In Run With the Horses- Eugene Peterson’s study of the prophet Jeremiah- Peterson devotes a chapter to the story of Jeremiah buying a field. It is a clear picture of the way that the supposed impracticality of Christianity subverts and redefines our traditional understanding of practicality. The people of Judah are about to be conquered by the Babylonians and be paraded away into exile. Jeremiah has been thrown into jail by the king. While a prisoner, he makes a real estate transaction with a relative- he buys an empty field in the region of Anathoth.
What’s going on here? The whole country is in turmoil and Jeremiah’s making land grabs from his prison cell? What’s the point? Practically speaking, this is a waste. The field will likely never have value. The Babylonians will soon overrun the country and exile the people. Jeremiah will probably go with them- he may never even see this field he’s bought, let alone till it, harvest from it, or turn a profit and feed himself with the rewards of his farming labors.
But God’s practicality is not our practicality. After purchasing the field, Jeremiah says this:
“Take both this sealed deed and the unsealed copy, and put them into a pottery jar to preserve them for a long time. For this is what the God of Israel says: ‘Someday people will again own property here in this land and will buy and sell houses and vineyards and fields.’”
Jeremiah’s hopeful act is radically out of step with the tangible circumstances that surround him. It looks crazy, like a desperation move. Impractical doesn’t even begin to cover it. Yet it is radically in step with God’s promise to return the people to this place someday and prosper them as he did before. God says that property will someday be owned in Judah again. Jeremiah’s impracticality is, in fact, true practicality. It is simply a practicality that conforms to a different, deeper, awareness of the facts of the world. The Babylonians do not have the final say on what will and will not happen to the Jewish people. God does. Jeremiah’s purchase is a hopeful gesture that God’s impracticality is truer than the world’s practicality.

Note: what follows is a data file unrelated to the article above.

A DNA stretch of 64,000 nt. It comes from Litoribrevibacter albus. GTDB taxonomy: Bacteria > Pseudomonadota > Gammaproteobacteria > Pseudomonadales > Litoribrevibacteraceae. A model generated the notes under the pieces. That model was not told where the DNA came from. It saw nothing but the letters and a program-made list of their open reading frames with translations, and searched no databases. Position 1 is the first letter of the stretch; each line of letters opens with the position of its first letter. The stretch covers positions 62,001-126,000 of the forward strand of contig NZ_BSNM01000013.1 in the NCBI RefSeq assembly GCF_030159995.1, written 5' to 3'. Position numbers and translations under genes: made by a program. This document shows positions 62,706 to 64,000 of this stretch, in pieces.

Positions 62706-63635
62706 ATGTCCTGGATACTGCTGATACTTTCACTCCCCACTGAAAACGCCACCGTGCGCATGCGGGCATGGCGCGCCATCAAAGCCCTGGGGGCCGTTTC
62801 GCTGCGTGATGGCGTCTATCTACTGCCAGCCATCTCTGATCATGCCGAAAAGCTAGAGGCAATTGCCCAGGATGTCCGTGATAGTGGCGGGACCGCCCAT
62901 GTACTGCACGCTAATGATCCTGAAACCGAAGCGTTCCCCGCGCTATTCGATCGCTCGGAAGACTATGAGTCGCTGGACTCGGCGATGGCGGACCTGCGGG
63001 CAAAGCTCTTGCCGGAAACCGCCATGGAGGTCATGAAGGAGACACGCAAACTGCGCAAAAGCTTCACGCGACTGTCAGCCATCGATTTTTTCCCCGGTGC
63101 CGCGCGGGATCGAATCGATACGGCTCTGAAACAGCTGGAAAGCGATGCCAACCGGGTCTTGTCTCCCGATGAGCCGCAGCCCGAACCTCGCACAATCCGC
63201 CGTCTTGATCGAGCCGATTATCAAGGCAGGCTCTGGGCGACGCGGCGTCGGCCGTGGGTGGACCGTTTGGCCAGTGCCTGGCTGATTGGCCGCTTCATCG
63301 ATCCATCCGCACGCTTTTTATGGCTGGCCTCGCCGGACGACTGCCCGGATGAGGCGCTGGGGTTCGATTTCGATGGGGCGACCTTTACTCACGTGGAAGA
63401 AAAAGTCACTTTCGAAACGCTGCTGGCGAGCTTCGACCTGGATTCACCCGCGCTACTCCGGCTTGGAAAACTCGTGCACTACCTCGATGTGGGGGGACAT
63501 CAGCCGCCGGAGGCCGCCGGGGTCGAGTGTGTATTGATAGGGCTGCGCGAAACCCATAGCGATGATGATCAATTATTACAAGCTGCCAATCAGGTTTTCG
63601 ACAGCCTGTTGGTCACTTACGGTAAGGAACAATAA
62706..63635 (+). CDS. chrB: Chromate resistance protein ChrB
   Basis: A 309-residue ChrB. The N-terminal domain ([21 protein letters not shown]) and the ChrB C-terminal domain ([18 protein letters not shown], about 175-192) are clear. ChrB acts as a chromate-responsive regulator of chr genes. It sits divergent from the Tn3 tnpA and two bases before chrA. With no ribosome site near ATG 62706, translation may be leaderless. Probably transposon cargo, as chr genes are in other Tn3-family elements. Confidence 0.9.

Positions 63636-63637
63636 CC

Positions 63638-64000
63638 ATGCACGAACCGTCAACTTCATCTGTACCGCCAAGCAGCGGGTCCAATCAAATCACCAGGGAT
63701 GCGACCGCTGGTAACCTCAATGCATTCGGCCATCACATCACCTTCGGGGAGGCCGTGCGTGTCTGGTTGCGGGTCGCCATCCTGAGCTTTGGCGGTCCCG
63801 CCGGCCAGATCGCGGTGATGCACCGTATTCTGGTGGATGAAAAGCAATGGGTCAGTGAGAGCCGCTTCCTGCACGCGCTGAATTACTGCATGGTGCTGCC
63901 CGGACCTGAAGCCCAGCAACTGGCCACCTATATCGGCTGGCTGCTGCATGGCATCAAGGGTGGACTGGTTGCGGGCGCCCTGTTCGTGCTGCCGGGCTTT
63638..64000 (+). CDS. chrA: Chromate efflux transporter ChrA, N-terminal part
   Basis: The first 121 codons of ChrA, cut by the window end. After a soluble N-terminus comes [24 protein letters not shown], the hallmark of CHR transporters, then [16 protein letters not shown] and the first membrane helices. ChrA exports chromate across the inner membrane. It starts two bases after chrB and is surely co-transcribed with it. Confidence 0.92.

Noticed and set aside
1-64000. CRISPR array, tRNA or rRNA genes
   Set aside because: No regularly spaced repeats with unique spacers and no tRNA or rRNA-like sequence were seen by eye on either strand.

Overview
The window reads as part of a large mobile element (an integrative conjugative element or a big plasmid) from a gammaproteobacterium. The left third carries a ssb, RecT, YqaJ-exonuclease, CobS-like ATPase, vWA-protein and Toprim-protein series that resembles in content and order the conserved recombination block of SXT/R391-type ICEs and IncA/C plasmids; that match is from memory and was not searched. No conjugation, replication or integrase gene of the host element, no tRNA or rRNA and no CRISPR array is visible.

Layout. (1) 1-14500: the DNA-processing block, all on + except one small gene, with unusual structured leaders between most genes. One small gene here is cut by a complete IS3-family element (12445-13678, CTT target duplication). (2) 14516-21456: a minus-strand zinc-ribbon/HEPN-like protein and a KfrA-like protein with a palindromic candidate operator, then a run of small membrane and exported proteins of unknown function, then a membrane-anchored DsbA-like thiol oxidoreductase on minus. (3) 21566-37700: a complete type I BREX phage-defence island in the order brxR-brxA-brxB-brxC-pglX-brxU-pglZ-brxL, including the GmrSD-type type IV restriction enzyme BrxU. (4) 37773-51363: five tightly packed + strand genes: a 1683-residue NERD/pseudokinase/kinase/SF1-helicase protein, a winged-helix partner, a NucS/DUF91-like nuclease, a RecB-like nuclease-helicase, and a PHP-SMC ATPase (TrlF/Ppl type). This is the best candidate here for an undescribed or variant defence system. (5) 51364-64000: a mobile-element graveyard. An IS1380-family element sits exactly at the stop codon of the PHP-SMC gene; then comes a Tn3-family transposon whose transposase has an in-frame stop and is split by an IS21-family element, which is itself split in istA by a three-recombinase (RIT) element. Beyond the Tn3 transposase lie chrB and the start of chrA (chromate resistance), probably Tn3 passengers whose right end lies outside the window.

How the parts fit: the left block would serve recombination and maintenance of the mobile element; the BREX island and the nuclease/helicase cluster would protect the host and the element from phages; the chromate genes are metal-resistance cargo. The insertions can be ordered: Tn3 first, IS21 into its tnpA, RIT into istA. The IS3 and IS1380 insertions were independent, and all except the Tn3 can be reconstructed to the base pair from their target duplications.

A humanly practical God, after all, would probably never save us in the first place. What could be less practical than a God who dies for the sins of people who might never believe in Him, out of love for people who might never return His furious longing for relationship, in demonstrating a glory that people might never bend their knee to? So much of who God is to us- infinite love, infinite mercy, infinite majesty- goes to waste. It falls all through the cracks in us, and we catch so little of it sometimes. Yet God continues to pour it out on us. It’s profligate, undisciplined, borderline foolish- and this is God’s way.
And so why should I bother with my Alzheimer’s friends, these people whose mental wastefulness is an exaggerated picture of my own heart? Why should we bother with ’love thy neighbor’? Or prayer? Or anything else that seems like it accomplishes nothing, that has no noticeable, practical usefulness? In part, we bother because it is God’s way. It is his way to pour out generously that which may never yield fruit in us, not even the smallest visible bud. When I work with my Alzheimer’s friends, I walk in that way. I walk in the way that daily gives so very much for so very little in return, aware that it was first God’s way with me, is still his way with me, and is now God’s way in the world.
Maybe that, finally, is a good definition of God’s impracticality, an impracticality that is at work in us and that makes room for itself in our daily lives. It is His way.